It’s Fashion Week in New York, and more people than would admit to it are looking to see what bizarre costumes are being displayed this year. Most will never be seen again, of course, and good thing, too. And few of us would assume that the staged excess of runway culture could reveal much about the conditions of ordinary life. But the fashion shows, like any other theater, can expose what might be overlooked in our more practical activities.
Photographic coverage of the shows often tries to capture more than the fashions themselves, and perhaps more so this year when so many of the photos are coming from backstage. Too many of those are still contrived (especially in the New York Times series in the online Style section), but others catch more than the producers might want to show.
Elegant, yes; happy, not so much. One feature of this year’s photography is that there are a number of shots that suggest the other side of a model’s life: boredom, loneliness, and, most of all, realizing that you, as opposed to your look, are truly irrelevant. This forlorn waif seems to have learned that lesson all too well. She is surrounded by people who are intensely, passionately focused on her appearance while being completely oblivious to her. They could just as well be working on a mannequin.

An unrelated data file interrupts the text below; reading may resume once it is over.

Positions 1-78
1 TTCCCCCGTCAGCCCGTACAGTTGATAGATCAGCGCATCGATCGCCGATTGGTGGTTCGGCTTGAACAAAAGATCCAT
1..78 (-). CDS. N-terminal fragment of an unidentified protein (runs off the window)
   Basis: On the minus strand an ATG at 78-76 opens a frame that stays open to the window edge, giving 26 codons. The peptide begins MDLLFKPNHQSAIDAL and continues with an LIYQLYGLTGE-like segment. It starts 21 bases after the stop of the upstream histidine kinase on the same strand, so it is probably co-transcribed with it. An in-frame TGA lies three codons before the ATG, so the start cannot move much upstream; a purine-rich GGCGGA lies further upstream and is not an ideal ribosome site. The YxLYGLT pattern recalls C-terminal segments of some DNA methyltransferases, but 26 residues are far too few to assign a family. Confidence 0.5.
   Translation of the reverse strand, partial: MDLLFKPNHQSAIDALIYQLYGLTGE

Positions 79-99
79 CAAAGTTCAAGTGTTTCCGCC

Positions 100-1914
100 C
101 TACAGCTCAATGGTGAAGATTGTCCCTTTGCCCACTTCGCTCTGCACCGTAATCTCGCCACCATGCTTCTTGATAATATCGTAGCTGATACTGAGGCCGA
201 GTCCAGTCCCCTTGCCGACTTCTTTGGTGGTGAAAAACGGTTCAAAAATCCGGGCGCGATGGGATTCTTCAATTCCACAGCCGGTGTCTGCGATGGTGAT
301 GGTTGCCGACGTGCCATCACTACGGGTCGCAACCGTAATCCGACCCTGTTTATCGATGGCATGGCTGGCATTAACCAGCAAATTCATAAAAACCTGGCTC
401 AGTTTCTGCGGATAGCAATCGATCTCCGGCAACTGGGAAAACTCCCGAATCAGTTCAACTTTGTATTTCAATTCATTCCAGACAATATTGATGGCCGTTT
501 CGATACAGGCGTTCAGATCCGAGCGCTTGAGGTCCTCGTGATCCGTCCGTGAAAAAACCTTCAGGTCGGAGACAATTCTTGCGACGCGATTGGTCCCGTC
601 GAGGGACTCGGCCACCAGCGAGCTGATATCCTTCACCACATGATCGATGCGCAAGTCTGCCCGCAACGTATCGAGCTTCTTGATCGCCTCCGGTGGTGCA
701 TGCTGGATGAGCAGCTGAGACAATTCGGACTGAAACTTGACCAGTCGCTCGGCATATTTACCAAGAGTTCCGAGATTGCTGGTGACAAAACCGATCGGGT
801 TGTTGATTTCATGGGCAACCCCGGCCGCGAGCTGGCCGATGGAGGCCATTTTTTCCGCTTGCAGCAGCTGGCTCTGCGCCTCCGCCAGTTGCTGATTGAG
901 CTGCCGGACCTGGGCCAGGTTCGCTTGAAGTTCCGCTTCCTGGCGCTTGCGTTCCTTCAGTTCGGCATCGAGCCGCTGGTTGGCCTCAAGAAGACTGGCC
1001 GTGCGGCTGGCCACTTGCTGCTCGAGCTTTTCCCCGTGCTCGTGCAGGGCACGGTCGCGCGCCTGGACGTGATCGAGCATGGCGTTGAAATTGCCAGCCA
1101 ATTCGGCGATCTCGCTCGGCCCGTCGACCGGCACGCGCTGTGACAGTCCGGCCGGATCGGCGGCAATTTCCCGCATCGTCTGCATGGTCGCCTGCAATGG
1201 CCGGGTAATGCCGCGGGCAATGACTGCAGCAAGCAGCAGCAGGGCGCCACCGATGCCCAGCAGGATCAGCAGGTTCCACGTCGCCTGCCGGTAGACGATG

This photo grabs me for the same reasons and more. There is a magical quality to the image, as if she were coming to life out of a row of inanimate figures. The truth may be just the opposite: she is being transformed into something inanimate, the line of identical models whose combined presence will wow the crowd precisely because, as in any fashion show, they have become interchangeable objects. This girl looks like she’s had a hard life anyway, and now she’s on the verge of disappearing. She could be appealing to someone to help her escape, but it’s more likely a last look back before she accepts her fate.
Perhaps it’s because she’s even younger than the others, but it could be the drugged expression: this could be a shot from one of those sick horror movies where teens are tortured and dismembered before they die. Again, others work intently on her exterior while, somewhere inside, a person sinks into oblivion. In a few more years, she can audition for another remake of the Stepford Wives, a role she already models.
Or it could come to this. A remarkable image, as she could be anything from a space alien to a woman religious. Or, combining both, the Bene Gesserit from Dune. Somehow the science fiction analogies seem stronger: perhaps it’s the face, which looks like it came out of a labratory for making replicants. (This would be the basic stock prior to individual customization.) Either way, she still has the hunted look of someone who lives inside a body that has to be styled for others. As with many other women trapped by fashion, you hope she might be able to find an unlocked door somewhere and slip away into an easier life.
Photographs by Erin Baiano/New York Times, Seth Wenig/AP, Jennifer Altman/New York Times, Greg Scaffidi/New York Times.